Being Mum had already played me the day before on the phone, she called in to ask for the replacement modem. It would be sent overnight. "You will have it tomorrow," the techie codenamed James said.
We did not get it tomorrow. "It will take a day-and-a-half," we were told on the third phone call. James didn't put the order in, as a matter of fact, because he had technical problems and no one had bothered to put the order in after he went home. So I spent the next five days with my computer, offline and loving it like the good old days. I wrote; I played games; I kept up with my comic and posted the strips with the dial-up. I freed up ten gigabytes of crap I just never had the time to get to, and I swear I'll never let it get that way again. I hate to say it, but I missed very little.
I can't say I curse the day I ever found out about the Royston Utilities, I can't say the Internet is without great things, but I think I've learned to back the hell away and just use the Internet as a tool. You know, like WS_FTP, MP3Trim, and MetaPad. That doesn't mean I won't still be checking Cute Overload, but if it comes down to that or playing with my own cats, the hamsters in bras can wait.
Wednesday, March 14, 2007
I just realized it might be nice to let you all know I've been having less than good results with my ISP recently. Basically I'm on dial-up, and that's only a few seconds at a time for only important things because the phone bill will get hit if I stay on too long.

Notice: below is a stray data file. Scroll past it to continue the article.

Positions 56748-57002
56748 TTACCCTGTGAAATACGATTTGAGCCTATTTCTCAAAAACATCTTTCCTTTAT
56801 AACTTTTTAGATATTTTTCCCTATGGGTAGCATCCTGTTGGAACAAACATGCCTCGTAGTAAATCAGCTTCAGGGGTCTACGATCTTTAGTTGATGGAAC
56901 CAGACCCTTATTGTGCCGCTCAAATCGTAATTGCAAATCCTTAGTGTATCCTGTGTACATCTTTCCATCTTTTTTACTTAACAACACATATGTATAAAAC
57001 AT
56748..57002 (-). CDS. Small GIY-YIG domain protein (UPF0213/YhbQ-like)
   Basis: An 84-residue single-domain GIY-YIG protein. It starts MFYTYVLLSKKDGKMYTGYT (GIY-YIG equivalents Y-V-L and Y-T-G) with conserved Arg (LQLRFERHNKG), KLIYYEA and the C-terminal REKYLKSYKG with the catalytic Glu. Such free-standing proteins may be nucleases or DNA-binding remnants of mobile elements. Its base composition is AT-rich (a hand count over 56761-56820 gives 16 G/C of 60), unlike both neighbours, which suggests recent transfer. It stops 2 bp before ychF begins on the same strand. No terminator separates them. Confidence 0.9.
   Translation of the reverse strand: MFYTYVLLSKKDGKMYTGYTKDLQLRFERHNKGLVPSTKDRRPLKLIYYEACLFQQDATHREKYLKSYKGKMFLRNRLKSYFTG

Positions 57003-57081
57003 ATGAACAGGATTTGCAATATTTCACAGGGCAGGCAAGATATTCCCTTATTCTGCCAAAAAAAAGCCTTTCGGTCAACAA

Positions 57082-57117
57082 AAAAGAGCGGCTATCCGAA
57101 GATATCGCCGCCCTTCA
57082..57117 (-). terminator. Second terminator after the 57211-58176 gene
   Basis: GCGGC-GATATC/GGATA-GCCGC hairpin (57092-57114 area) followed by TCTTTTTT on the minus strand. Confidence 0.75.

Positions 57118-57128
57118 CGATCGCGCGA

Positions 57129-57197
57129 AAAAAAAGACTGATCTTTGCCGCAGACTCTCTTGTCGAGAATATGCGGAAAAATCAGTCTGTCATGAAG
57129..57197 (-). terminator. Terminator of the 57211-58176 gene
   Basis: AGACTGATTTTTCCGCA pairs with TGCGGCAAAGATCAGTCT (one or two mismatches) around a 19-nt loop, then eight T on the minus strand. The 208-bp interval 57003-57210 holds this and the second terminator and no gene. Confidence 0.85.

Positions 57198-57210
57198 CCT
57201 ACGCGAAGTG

Oh, have I got a story for when I come back.
Meanwhile, this and this and this sum up my life at the moment.
I'm the rabid squirrel.
Tuesday, March 06, 2007
Saturday, March 03, 2007
Thursday, March 01, 2007
I find perverse joy in watching people try to figure out how to use a computer without a mouse. It's how I started, using the alt+ combos and that block of six keys...yeah, you mousers, I give you thirty seconds to locate your End--WITHOUT LOOKING!
Why the uppity bitterness? I don't know. Maybe it's because my mouse decided to go nuts and occasionally the cursor whizzes by as if to remind me it doesn't need me if I'm going to be all in love with my keyboard.
I always wanted to make a cursor with a finger other than the index finger extended. Had I gotten around to that, the mouse's current movements would be even more humorous.
It's interesting to see what websites play well with keyboard shortcuts. Blogs are tedious to tab around, especially one like mine with a long list of links down the left side. Newsgator, my RSS hunter/gatherer of choice, works amazingly well.
YouTube videos, however, are practically inaccessible unless a link is included. Flash in general is impossible to navigate without a mouse, because the window neds to be clicked on before ctrl+w or ctrl+tab will work; so are Java-based scratch-off lottery games--those are impossible to win with a working mouse, as well.
Somewhere in between Flash and Java are the navigational links for Yahoo! mail. Unless you're hellbent on decoding the status bar, there's no indication what you'll actually be getting when you hit enter.
It's a true experiment in something even less than mediocrity, and I'm glad to have done this service so you don't have to. Treat your pointing devices kindly and they won't leave you hanging while you try to throw together a graphic or two. Treat them poorly, and learn to use that thing with all the letters and numbers on it fast.